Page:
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Penmaen Dewi

275 CILGWYN

GRID REFERENCE: SN080370
AREA IN HECTARES: 630.1

Historic Background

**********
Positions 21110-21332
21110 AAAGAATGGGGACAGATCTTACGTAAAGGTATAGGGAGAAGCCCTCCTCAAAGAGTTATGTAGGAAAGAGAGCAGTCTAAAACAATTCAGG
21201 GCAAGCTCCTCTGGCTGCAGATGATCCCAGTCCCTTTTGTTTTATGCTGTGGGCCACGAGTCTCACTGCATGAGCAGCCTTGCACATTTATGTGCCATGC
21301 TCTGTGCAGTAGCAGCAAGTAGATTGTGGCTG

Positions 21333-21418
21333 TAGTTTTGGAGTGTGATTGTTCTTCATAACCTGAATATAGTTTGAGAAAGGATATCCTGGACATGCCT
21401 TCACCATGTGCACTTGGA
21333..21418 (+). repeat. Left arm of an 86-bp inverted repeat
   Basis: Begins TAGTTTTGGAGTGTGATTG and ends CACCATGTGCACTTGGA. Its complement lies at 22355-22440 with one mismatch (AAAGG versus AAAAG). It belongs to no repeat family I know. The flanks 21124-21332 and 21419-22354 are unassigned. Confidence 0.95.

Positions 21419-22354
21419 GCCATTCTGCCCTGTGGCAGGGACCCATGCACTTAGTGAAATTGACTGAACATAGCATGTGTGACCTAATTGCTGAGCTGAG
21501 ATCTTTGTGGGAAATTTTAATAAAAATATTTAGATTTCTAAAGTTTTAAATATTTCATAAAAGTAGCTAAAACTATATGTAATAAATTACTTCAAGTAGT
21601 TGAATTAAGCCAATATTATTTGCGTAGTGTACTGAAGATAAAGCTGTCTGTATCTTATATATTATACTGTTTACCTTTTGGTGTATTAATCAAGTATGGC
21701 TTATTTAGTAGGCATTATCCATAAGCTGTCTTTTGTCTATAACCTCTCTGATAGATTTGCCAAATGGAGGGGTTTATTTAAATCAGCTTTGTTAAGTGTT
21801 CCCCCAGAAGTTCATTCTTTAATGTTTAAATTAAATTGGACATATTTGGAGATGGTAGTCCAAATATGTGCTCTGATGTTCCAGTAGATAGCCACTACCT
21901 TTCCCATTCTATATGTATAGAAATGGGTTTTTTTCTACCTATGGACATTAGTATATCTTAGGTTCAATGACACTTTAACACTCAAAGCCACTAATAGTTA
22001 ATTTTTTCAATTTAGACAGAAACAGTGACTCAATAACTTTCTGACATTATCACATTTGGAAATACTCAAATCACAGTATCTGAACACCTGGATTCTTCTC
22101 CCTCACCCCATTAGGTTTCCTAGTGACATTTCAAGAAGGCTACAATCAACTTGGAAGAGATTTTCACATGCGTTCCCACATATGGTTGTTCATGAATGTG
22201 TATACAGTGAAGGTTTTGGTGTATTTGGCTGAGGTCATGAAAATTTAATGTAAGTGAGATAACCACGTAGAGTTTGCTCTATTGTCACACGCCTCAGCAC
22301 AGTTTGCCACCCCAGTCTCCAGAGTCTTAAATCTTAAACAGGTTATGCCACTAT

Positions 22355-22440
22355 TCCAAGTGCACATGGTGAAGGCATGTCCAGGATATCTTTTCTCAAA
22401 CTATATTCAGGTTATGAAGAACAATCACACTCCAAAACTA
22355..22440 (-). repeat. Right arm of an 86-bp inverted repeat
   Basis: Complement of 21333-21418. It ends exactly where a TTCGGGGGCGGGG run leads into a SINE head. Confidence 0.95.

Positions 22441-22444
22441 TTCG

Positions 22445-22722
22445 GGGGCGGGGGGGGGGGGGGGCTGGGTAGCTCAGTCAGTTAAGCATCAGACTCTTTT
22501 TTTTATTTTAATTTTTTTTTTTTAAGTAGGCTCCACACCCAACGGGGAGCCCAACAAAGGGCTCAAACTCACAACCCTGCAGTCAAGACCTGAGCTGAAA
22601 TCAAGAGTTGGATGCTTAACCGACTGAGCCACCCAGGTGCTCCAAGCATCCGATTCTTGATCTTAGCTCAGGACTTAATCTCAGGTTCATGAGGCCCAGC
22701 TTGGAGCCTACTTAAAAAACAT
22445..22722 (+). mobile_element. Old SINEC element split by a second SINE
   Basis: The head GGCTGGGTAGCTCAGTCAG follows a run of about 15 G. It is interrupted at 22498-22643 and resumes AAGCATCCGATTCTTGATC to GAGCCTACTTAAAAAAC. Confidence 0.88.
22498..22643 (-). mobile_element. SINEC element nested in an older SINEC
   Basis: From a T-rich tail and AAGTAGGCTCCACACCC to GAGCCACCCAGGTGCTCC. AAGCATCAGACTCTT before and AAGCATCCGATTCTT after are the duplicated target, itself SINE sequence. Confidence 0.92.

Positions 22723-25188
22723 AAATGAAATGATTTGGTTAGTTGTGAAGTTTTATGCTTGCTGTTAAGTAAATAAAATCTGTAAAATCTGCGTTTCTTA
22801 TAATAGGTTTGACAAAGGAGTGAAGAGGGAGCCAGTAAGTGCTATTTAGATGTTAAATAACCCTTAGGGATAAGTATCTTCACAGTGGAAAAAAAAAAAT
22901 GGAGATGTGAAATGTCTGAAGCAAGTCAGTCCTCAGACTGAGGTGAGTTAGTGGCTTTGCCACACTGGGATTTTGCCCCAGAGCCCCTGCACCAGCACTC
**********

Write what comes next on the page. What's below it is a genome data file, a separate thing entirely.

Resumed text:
An area of modern Pembrokeshire, on the northern flank of Mynydd Preseli, within the medieval Cantref Cemaes. Cemaes was brought under Anglo-Norman control in c.1100 by the Fitzmartins who retained it, as the Barony of Cemaes, until 1326 when they were succeeded by the Audleys. The Barony was conterminous with the later Hundred of Cemais, which was created in 1536, but many feudal rights and obligations persisted, some until as late as 1922. This character area lies mainly within the hamlet of Cilgwyn, Nevern parish, which was a borough of the barony during the medieval period. It mainly comprised woodland during the medieval period and is today still heavily wooded. The present pattern of small irregular fields probably relates to piecemeal enclosure of woodland during the late medieval - early post-medieval period. The dispersed nature of settlement in this area is due to the Welsh tenurial systems under which land was held. Today, surviving woodland at Pentre Ifan is a remnant of the once greater Cilruth Wood that was under the forest jurisdiction of the Barony since the 12th century when it was said to extend west to Trewern and described as 'a wonder... to see such fair timber' in 1603. Wenallt and Brithdir woods to the north were 'minor woods' in the 16th century. Clearance and enclosure of this woodland had begun by the 13th century when Cilgwyn St Mary was a chapel-of-ease to Nevern. A settlement at Dolrannog was recorded in c.1280, while Fachongle was mentioned in a document of 1343, as was Pentre Ifan which was rebuilt on its present site in the late 15th-century for Sir James ab Owen as a reward for his services to Henry Tudor. Later established holdings were, by tradition, carved out of woodland. The Extent of Cemaes of 1577 lists many of the present farmsteads and holdings within and close to this character area. The 'mansion' of Trewern was liable for 6d annual rent to the Barony, Dolrannog was assessed for 6d rent from Thomas Lloid, while the Warrens were liable for 3s 4d for the 5 tenements that made up Fachongle, 3 of which are represented by the present Fachongle-uchaf, -ganol and -isaf. Later settlement may be represented by Cilgwyn and Cilgwyn Mawr which are probably 17th century homesteads - the latter also a Warren holding by 1734. In addition some of the irregular enclosures to the south, on the edge of Mynydd Preseli, which appear to be assarts into woodland, may in fact also be later, representing 18th- and early 19th-century squatter settlement on former common land, a remnant of which projects into this area as Carnedd Meibion Owen character area. The name 'Constantinople' in the centre of the area is also late in origin. To accommodate the growing population, a schoolroom was built onto St Mary Cilgwyn in the 18th century, and Caersalem Chapel was established in 1820. The present pattern was fully in place by the tithe survey of 1843. Since the mid 19th-century some farms have been abandoned and woodland regenerated over their fields. There has been some quarrying to the south, and much of the remaining woodland is managed by Forest Enterprise or Pembrokeshire Coast National Park. Woodand management led to the construction of a light railway at Pentre Ifan in the early 20th century. The present situation is overwhelmingly rural, but with some depopulation - Caersalem is still well-attended but Cilgwyn St Mary has recently closed. .